Is there any life left in those old (life) blocks?

Last week, the Hartford (USA) announced that it was refocusing its business strategy. The immediate impact of this change was to place its annuity business into runoff, and to initiate a search for a buyer (or strategic alternative if a buyer cannot be found) of its Individual Life, Woodbury Financial Services and Retirement Plans. In addition to this news from the Hartford, earlier this month we also saw the Prudential (USA) announce that it was going to discontinue the sale of individual long term care products.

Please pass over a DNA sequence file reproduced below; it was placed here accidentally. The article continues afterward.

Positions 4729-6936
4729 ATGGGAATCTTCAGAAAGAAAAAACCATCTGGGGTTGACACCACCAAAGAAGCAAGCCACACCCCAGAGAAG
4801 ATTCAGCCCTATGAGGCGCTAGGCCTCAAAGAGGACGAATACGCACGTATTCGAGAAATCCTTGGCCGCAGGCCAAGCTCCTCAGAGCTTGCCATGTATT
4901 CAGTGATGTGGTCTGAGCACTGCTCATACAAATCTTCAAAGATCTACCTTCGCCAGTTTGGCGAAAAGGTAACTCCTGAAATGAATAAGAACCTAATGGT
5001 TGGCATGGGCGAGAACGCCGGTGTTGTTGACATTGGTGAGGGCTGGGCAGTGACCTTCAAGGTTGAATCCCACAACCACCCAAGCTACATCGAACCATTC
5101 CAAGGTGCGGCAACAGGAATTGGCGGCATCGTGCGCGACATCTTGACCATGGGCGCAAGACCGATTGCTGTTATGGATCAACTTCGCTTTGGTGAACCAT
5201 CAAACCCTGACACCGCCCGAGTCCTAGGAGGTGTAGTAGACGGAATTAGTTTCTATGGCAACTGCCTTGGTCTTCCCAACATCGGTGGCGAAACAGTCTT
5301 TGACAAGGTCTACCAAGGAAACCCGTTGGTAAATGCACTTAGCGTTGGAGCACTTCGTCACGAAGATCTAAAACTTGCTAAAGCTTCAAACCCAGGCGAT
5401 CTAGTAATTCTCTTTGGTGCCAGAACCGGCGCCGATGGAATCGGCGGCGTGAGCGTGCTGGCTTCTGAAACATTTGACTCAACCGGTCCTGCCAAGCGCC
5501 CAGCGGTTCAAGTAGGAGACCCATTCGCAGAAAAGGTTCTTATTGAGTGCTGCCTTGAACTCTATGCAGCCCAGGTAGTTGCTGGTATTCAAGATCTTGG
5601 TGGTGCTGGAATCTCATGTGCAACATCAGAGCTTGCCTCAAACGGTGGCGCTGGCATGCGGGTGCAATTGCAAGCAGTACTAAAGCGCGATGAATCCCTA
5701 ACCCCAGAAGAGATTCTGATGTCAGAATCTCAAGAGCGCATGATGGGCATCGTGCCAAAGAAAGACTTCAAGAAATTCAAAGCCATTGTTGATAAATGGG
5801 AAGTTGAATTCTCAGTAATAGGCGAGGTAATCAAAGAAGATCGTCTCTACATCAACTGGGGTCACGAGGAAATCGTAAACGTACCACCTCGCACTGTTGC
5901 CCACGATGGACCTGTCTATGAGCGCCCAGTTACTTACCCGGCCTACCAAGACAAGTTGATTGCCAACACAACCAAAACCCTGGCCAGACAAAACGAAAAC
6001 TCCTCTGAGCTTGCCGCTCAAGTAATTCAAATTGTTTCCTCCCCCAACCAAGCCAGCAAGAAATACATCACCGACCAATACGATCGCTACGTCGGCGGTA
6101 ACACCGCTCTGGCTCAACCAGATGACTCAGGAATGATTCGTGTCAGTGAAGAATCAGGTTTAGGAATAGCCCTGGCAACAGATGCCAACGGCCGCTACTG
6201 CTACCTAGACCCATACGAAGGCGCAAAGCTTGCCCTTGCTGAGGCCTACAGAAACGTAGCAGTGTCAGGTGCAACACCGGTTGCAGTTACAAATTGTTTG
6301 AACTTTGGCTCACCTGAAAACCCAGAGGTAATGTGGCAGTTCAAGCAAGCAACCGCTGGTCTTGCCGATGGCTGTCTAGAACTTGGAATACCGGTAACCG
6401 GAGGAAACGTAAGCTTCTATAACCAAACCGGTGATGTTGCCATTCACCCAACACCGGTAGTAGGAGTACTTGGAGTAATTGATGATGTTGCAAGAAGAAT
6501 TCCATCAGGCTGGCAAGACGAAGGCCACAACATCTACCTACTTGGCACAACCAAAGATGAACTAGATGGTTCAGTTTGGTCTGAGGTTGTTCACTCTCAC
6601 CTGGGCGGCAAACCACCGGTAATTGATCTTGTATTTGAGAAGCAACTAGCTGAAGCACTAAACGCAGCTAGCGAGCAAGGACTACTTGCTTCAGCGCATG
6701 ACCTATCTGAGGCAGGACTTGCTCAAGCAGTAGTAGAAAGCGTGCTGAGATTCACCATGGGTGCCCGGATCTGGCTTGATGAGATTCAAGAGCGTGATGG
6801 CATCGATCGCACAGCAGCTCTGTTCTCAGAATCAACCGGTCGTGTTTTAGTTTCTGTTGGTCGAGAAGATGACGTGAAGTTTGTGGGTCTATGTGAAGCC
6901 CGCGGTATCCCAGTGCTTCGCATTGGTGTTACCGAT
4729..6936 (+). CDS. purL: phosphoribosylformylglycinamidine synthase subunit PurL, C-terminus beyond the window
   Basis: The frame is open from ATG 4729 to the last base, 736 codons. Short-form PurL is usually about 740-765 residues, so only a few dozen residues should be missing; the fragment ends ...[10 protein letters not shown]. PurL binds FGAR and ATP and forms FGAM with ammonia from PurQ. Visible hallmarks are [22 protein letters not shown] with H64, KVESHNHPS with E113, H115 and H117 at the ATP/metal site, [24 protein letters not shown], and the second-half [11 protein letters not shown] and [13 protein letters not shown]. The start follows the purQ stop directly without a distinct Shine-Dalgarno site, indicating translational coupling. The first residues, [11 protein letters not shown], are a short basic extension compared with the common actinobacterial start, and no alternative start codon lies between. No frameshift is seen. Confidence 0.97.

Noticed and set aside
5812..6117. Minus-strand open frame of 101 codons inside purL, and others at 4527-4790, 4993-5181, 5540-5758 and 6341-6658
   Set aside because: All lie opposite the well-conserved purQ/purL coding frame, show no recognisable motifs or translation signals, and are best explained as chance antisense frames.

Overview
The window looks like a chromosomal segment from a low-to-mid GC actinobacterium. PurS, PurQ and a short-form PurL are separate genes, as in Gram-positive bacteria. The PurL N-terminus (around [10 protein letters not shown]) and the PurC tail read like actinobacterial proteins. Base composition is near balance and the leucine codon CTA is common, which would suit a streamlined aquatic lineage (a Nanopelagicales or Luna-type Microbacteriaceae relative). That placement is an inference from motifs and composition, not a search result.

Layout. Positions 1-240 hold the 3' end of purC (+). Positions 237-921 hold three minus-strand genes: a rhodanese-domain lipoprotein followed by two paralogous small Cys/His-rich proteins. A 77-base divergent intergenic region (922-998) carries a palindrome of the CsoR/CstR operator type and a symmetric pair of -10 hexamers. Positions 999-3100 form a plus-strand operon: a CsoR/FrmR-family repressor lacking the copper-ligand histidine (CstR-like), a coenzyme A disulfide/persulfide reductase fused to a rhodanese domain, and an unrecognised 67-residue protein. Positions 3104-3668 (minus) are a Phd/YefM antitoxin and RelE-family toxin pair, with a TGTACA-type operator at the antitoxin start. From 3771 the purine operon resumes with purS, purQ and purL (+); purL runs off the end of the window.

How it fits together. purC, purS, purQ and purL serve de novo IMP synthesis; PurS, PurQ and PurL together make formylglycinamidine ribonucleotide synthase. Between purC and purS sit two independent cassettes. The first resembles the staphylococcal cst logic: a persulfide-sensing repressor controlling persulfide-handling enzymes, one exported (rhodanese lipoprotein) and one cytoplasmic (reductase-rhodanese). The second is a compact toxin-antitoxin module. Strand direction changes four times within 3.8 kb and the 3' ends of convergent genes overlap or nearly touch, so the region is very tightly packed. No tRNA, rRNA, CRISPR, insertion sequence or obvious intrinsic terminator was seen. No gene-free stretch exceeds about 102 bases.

In mature markets around the world, there appears to be a growing demand to either find new homes or alternative strategies for long-term business that no longer fits with the business strategy of insurers. In Europe, for example, Solvency II and local market reforms (such as the Retail Distribution Review in the UK) are acting as a catalyst for insurers to re-evaluate the economic viability of running these blocks as they reduce in size with age, and also with a view towards releasing capital.

So, if you’re an insurer with large block of non-strategic long-term business, what are your options?